Deportation hearing begins for alleged ISIS supporter arrested in B.C.
An RCMP officer testified Monday that he had found “clear support” for the so-called Islamic State in the online posts of Othman Ayed Hamdan, a B.C. resident facing deportation.
At the start of a hearing to decide whether Hamdan should be deported as a danger to Canada’s security, Const. Tarek Mokdad said the Facebook posts were a “cause for concern.”
“I found clear support for the Islamic State,” Const. Mokdad, a member of the RCMP’s national security division, testified at the Immigration and Refugee Board hearing.
The officer cited several posts that appeared to incite attacks in Canada and identified infrastructure, such as B.C.’s Revelstoke Dam and the Nipigon River Bridge in Ontario.
Appearing as a witness by video conference as the hearing got underway in Vancouver, Const. Mokdad said that in April 2015, the RCMP asked him to examine 85 of Hamdan’s social media posts and offer his expert opinion.
The Facebook posts, made under several aliases, suggested Hamdan was “buying into the cause of the Islamic State,” Mokdad said. “And also, I found data to clearly illustrate that material support was being offered online for anyone to act upon.”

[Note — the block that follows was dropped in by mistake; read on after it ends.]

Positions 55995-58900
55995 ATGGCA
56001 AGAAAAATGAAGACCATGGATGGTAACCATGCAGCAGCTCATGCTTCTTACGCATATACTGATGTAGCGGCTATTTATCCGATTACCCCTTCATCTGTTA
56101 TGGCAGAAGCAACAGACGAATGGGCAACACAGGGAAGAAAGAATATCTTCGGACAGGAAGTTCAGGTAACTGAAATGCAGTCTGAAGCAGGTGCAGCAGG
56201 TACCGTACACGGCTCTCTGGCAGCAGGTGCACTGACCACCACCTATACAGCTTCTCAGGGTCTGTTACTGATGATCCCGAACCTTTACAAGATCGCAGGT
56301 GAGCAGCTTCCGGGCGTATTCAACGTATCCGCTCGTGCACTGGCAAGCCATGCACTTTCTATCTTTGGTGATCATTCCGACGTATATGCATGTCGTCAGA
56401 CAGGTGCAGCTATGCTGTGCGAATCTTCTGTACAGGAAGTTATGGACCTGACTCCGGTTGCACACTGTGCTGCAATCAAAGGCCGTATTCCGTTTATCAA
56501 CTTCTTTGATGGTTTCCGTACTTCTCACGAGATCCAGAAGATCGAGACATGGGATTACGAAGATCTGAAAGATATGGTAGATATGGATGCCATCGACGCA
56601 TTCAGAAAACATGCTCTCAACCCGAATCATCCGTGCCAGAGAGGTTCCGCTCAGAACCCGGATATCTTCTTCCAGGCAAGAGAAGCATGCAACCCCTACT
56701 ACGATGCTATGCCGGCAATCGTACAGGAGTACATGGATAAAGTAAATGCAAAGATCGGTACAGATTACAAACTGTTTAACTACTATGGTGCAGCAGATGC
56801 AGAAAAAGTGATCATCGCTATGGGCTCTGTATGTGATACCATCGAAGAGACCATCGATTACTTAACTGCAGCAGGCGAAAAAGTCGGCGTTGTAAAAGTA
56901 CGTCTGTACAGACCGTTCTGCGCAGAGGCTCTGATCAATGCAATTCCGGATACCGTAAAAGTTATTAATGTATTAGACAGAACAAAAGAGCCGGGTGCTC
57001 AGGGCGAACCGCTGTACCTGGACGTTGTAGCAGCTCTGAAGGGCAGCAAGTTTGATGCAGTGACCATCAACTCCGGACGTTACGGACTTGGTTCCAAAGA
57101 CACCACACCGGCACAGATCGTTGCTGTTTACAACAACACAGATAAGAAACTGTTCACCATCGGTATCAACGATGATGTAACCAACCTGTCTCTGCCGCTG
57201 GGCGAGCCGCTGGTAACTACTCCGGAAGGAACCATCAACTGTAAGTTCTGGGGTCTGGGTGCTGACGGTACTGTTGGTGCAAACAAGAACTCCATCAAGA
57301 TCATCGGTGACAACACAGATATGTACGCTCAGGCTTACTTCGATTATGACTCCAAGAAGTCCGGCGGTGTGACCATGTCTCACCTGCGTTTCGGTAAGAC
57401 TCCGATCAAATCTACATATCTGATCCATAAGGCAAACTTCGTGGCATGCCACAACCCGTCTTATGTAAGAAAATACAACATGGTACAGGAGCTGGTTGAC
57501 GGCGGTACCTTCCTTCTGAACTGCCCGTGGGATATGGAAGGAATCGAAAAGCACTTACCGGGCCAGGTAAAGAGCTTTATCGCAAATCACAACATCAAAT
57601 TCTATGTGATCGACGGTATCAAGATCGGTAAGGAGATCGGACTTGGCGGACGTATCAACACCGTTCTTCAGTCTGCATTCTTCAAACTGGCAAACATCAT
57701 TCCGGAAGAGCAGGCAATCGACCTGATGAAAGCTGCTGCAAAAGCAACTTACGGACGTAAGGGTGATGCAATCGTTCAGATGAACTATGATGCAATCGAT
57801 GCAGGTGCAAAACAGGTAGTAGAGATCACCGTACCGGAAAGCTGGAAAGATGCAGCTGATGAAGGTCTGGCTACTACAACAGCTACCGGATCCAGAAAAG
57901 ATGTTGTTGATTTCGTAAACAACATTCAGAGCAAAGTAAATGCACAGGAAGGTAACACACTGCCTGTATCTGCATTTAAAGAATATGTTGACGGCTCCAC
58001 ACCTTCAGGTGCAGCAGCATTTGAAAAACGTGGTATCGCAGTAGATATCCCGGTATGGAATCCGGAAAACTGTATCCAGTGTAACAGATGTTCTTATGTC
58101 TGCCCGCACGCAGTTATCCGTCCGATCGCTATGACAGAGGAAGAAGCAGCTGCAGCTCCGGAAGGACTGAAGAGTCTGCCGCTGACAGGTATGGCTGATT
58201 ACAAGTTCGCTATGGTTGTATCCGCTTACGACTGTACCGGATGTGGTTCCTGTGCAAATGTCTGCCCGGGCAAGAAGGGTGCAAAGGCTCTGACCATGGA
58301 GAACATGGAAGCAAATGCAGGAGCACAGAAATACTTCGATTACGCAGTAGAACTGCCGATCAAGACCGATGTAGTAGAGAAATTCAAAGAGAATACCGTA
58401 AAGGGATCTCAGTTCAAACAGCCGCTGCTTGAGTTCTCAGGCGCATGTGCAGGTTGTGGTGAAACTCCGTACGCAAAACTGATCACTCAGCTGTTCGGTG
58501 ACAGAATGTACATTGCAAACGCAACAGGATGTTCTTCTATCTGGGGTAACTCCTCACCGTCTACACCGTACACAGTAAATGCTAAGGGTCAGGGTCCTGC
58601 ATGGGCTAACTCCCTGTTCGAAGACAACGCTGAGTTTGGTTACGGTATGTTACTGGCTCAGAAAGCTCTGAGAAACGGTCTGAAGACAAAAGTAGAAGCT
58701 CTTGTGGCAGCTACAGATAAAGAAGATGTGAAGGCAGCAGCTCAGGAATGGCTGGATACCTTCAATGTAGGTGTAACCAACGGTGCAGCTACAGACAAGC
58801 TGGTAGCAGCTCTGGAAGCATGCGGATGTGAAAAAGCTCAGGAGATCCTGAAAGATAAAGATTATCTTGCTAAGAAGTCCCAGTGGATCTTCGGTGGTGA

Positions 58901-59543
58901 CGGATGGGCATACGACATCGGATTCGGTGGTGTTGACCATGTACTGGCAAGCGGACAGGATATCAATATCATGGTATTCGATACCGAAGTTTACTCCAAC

The day after ISIS spokesman Abu Mohammad al-Adnani called for terrorist attacks in Canada, Hamdan posted a message saying that security at B.C.’s Revelstoke dam was “weak,” Mokdad said.
The following day, Hamdan wrote: “Muslims of Canada. For a low cost … less than $200 and with it you will receive a licence to purchase explosives and to carry a weapon.”
The next day he wrote that the Nipigon River Bridge was important to Canada’s economy but had “zero” security.
Mokdad said he wrote two reports about the posts for the investigation, Project Scollop, but they were not entered as evidence at Hamdan’s terrorism trial.
The deportation hearing was scheduled to finish in May. A separate hearing to revoke Hamdan’s refugee status took place on April 6. Meanwhile, Hamdan is being detained at Fraser Regional Correctional Centre in Maple Ridge, B.C.
Hamdan was born in Abu Dhabi and later became a citizen of Jordan. At 18, he moved to the United States but arrived at the Canadian border in 2002 and made a successful refugee claim.
He came to the attention of the RCMP as a result of Project Savvy, set up following the October 2014 attacks in Quebec and Ontario to identify potential security threats. After monitoring his online accounts, the RCMP launched an investigation that led to Hamdan’s arrest.
The B.C. Supreme Court judge who acquitted Hamdan was cautious about Const. Mokdad’s testimony, ruling that, “His narrow focus inclined him to the view that any reference to or re-publication of ISIS material must be made by someone intending to promote the goals of that organization.”
Since shortly after the acquittal, Hamdan’s immigration proceedings had been taking place behind closed doors, but Global News successfully fought the publication ban, allowing reporters to cover the hearings.
Hamdan has said his posts were incorrectly translated, taken out of context and were not incitement. “I’m an innocent person that is sitting in jail based on mere allegations and on charges that I’ve been acquitted of,” he said.
© 2018 Global News, a division of Corus Entertainment Inc.